A New Jersey appellate court recently decided the sequel to a failed condemnation action from 2012 regarding property in Newark. The property in question was commercial property owned in condominium form by New United Corp. and the Essex County Improvement Authority (“ECIA”), containing five buildings and a parking garage. Due to prior disputes between the parties which resulted in litigation, a receiver was appointed to oversee the condominium association, during which time the Essex County Vocational Schools Board of Education (“Board”) became interested in using the premises as a school. The Board unsuccessfully utilized its eminent domain powers in the prior 2012 opinion, where the Appellate Division concluded that the Board had failed to comply with its obligations to conduct bona fide negotiations with the property owner prior to instituting condemnation. The matter was thus remanded and the present appeal stemmed from the trial court’s disposition of the matter on remand.
After the remand, the Board was ordered to discharge and dismiss the prior taking, its Declaration of Taking, and the Notice of Lis Pendens it had filed. New United subsequently sought damages and expenses resulting from the failed condemnation, as is permitted by New Jersey’s Eminent Domain Act. the damages included a claim of nearly $40,000,000 representing New United’s claim for rent and restoration of the property, several hundreds of thousands of dollars representing alleged remediation costs for fire code violations, and nearly $75,000,000 representing alleged delay damages for the completion of a development project by New United. New United also sought damages in the form of mortgage expenses, and nearly $600,000 in attorneys fees and costs.
The Board opposed these claims by New United, and the trial court thereafter permitted discovery and held an evidentiary hearing on the issues in late 2012. The trial court essentially denied all of New United’s claims, except for the claim for attorneys’ fees and expenses, which was granted in part. This latest appeal followed.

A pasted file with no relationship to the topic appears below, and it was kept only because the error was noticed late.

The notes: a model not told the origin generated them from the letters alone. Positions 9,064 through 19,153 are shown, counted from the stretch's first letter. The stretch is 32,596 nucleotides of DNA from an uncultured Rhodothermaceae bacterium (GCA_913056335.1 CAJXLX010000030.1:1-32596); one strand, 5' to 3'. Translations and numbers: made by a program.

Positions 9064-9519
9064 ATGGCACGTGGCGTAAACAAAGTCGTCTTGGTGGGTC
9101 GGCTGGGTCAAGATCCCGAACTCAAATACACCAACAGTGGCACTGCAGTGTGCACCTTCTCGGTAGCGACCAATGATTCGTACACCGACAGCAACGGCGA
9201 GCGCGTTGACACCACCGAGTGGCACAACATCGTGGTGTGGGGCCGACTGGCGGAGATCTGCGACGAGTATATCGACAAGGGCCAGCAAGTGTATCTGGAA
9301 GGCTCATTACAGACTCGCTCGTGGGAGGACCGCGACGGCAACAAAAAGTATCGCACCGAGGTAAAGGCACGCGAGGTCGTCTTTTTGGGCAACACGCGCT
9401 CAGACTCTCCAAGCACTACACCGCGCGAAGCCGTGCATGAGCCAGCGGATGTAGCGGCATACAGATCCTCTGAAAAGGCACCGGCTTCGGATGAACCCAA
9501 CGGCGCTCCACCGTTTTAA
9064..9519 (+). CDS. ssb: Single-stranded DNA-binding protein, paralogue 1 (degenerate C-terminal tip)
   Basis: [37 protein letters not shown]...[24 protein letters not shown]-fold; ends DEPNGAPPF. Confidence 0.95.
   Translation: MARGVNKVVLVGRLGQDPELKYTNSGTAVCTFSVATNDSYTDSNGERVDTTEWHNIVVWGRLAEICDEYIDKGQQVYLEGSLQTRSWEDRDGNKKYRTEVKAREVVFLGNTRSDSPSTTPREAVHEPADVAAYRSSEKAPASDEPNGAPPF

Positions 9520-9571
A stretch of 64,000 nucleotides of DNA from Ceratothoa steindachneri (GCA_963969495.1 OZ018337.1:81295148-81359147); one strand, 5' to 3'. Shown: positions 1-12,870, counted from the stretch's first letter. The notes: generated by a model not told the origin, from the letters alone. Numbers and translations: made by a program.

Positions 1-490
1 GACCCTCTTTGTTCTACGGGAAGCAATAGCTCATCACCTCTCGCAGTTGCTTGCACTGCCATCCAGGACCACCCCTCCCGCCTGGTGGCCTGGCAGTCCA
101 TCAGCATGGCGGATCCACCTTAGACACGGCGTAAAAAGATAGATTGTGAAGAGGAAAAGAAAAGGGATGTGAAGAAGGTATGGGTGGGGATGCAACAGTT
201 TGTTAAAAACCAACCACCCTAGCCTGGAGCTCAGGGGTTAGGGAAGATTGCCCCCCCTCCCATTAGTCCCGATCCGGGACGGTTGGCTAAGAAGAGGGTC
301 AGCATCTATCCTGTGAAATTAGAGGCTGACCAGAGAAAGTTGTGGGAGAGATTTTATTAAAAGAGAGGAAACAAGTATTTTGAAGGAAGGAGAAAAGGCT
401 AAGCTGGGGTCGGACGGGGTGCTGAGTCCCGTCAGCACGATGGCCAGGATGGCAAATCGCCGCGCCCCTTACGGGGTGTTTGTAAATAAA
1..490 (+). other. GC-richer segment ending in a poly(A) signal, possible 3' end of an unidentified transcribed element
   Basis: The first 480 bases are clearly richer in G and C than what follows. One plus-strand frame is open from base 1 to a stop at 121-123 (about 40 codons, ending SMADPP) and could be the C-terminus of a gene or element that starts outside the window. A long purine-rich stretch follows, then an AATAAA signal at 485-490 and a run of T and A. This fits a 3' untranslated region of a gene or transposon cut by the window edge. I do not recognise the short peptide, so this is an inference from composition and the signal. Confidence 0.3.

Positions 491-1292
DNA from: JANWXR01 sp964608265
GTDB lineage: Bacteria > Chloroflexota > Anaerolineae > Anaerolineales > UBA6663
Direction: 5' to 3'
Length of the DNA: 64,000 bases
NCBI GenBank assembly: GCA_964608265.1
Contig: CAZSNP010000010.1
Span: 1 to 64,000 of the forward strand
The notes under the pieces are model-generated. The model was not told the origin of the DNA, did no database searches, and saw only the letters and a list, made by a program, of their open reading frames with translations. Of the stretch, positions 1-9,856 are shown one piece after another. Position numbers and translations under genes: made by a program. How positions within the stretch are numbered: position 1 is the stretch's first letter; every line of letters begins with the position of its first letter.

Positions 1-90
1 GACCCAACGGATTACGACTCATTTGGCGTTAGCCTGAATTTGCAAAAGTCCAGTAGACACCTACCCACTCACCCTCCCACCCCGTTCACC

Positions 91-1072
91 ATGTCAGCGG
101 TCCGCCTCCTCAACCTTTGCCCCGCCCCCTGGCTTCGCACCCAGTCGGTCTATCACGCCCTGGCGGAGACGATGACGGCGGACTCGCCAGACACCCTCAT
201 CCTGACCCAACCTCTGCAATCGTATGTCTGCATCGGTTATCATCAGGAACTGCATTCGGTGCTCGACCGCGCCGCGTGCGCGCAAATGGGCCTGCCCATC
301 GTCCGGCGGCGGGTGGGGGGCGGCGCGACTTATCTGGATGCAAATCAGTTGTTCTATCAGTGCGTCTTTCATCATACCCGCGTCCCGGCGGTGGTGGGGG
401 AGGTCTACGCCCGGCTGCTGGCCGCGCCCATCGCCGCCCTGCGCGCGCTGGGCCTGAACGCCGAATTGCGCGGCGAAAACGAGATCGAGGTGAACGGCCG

In the current appeal, the court recognized the mandatory nature of an award of fees and costs incurred by a condemnee where the condemnor abandons a taking. N.J.S.A 20:3-24 and 26. The appellate panel affirmed the trial court’s decision denying New United’s claim for monies expended to retrofit the buildings to correct fire code violations. With respect to New United’s claim for damages to the largest building, which claim exceeded $37 million, New United had offered evidence of damage caused, in part, by a series of burglaries that occurred during the Board of Education’s ownership, and also by the alleged use of the Essex County Sheriff’s office of the building for training exercises which caused physical damage. Here, the appellate panel noted the obligation of the condemning authority to act prudently while occupying condemned property, and to avoid waste, mismanagement and self-dealing. Failure to do so, during the condemnor’s temporary ownership, could result in liability for failing to restore the property to the condition it had at the time of the original taking. Because there was insufficient evidence produced at trial as to these issues, the appellate court remanded the matter for further findings.
As to New United’s claim that it was entitled to approximately $74 million in lost development opportunities due to the abandoned taking, the appellate panel found these items speculative, non-compensable, and “pie-in-the sky”. Accordingly, the trial court’s denial of these damages was affirmed, as was the claim by New United to stay the indebtedness it had to a lender on a mortgage and to discharge that mortgage.
Finally, with respect to the counsel fees and expense award by the trial court – totaling nearly $200,000 — the appellate court concluded that the trial court had improperly excluded fees for time spent after the initial reversal and remand, and questioned the hourly rate approved by the trial court, so the issue of counsel fees and expenses was remanded so that the trial court could “reevaluate the entire fee and expense award” and would be required to include any fees and expenses “reasonably incurred even after the judgment of condemnation was reversed”. Slip. Op. at 35-36.
As is the case with many appellate opinions involving remands, it remains to be seen whether the ultimate outcome will be the subject of a written or reported opinion, but we’ll keep an eye on this one for any further updates.